CONWIP does not send signal from the bottleneck, but sends only form the final step
in the line, however in CONWIP with fully integrated supply chain it is quite possible in
sharing information between the echelons.
         Inventory is one of the most widely discussed areas for improving supply chain
echelon efficiency. Since the holding of inventories can cost anywhere between 20% to 40%
of product value, hence an effective management of inventory is critical and most essential
(Ballou, 1992). Supply chain integration has become the focus and goal of many firms and it
is used as strategy through which such integration can be achieved. In this environment,

                                               2
International Journal of Production Technology and Management (IJPTM), ISSN 0976 – 6383 (Print),
ISSN 0976 – 6391 (Online), Volume 5, Issue 1, January - February (2014), pp. 01-09 © IAEME

‘supply chain management’ has become effective business tool to reduce supply chain
echelon inventory. Many researchers have approached the management of inventory in
supply chain from operational perspective. The main issues that have been addressed include
deployment of strategies, and control policies. Information and communication technology
(electronic data interchange, internet), globalization, intensifying worldwide production and
competition, shorter product life cycles, higher innovation rates or higher customer
requirements are all the reasons for evolution of SCM.
         There are two types of inventory control in supply chain management. In a stage
based inventory control system, inventory is managed at each stage only and inventory limits
are determined by individual stage. However, in an echelon based inventory control system,
inventory is counted from the current stage to the last stages inventory and the inventory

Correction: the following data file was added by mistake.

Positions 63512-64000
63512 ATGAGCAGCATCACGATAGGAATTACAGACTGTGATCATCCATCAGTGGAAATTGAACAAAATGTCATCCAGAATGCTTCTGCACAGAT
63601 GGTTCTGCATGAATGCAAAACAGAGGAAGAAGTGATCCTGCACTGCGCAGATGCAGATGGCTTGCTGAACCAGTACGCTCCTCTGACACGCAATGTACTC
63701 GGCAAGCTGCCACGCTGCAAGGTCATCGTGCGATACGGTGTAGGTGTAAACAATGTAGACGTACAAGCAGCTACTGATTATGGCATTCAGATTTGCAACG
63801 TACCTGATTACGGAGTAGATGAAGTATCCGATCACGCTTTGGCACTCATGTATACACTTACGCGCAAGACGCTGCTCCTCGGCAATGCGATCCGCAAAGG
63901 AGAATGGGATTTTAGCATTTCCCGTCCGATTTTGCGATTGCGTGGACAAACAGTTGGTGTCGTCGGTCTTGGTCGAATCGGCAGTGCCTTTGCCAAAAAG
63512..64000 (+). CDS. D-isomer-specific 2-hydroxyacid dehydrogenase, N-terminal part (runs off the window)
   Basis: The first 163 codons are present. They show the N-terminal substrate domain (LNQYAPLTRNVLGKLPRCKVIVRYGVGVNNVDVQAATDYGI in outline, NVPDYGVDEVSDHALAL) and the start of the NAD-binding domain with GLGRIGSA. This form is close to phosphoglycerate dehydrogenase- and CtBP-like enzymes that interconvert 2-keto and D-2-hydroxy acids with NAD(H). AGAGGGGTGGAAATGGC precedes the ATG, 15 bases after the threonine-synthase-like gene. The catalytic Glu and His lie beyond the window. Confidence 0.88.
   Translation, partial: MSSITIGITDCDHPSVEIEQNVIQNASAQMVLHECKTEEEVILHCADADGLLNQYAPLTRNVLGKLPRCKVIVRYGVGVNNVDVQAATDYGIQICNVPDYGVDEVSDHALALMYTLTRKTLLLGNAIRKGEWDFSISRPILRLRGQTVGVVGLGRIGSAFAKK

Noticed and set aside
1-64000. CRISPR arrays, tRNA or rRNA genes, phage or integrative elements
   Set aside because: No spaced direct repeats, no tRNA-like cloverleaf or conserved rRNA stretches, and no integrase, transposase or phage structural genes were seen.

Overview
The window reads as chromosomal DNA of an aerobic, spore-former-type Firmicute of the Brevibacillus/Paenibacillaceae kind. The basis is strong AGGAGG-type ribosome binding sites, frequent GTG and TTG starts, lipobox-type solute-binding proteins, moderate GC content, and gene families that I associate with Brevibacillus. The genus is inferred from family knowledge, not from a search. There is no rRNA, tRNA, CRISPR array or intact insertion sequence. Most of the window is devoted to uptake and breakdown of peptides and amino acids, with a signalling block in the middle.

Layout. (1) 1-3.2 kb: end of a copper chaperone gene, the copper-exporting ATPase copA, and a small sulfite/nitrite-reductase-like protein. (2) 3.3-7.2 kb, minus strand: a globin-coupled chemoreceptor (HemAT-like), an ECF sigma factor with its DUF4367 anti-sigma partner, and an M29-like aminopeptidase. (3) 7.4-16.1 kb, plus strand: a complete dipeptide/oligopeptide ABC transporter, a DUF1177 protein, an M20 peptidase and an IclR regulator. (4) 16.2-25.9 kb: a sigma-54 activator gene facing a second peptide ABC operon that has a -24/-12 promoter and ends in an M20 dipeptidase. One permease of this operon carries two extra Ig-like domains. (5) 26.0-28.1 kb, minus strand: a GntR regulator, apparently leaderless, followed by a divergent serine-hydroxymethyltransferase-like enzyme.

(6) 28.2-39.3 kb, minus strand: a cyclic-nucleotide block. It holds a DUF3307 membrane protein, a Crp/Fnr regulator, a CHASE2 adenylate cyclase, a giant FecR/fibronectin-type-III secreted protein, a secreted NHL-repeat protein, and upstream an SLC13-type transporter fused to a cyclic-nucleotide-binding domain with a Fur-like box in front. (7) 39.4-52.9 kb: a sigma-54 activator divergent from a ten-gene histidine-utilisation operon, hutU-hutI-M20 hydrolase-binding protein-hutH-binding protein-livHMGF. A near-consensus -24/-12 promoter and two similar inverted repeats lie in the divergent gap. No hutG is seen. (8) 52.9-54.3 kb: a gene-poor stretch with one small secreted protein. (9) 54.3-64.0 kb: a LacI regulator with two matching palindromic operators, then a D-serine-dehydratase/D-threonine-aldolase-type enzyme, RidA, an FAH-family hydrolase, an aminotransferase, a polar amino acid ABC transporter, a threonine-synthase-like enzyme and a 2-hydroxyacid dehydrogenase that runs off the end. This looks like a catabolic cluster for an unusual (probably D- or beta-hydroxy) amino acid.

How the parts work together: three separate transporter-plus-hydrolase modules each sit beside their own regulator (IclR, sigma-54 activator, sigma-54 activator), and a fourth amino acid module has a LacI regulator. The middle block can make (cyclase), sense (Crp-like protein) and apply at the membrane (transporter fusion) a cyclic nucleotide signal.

limits are determined by considering different stages altogether rather than a single stage.
         CONWIP supply chain (CONWIP SC), is an approach by which we attempt to
improve the supply chain (SC) performance, through an extension of the closed production
control system. CONWIP SC is defined in this paper as a production–distribution system, in
which the production line of each firm has a similarity to a ‘‘work center’’ being a part of a
‘‘global line’’ of supply. The set of cards mentioned in the description of CONWIP system,
extends now to a virtual center of control that governs the SC and manages the parts flow and
the inventories along the chain. When orders arrive at the final node, the production orders
and required materials are released to the first node considering its production capacity
constraints. There is a unique and centralized control of the backorders of the SC. Thus, the
centralized information control through Internet type of tools is critical in this context (Ovalle
and Marquez, 2003).
         Distinctive heuristic procedures such as customer dispatching rules, local search and
Meta heuristics procedures such as Tabu Search, Simulated Annealing, and Genetic
Algorithm (GA) have been applied to solve the production control problems and find the
optimal. Genetic Algorithm (Holland, 1975, Goldberg, 1989 and Michalewicz, 1996, Srinivas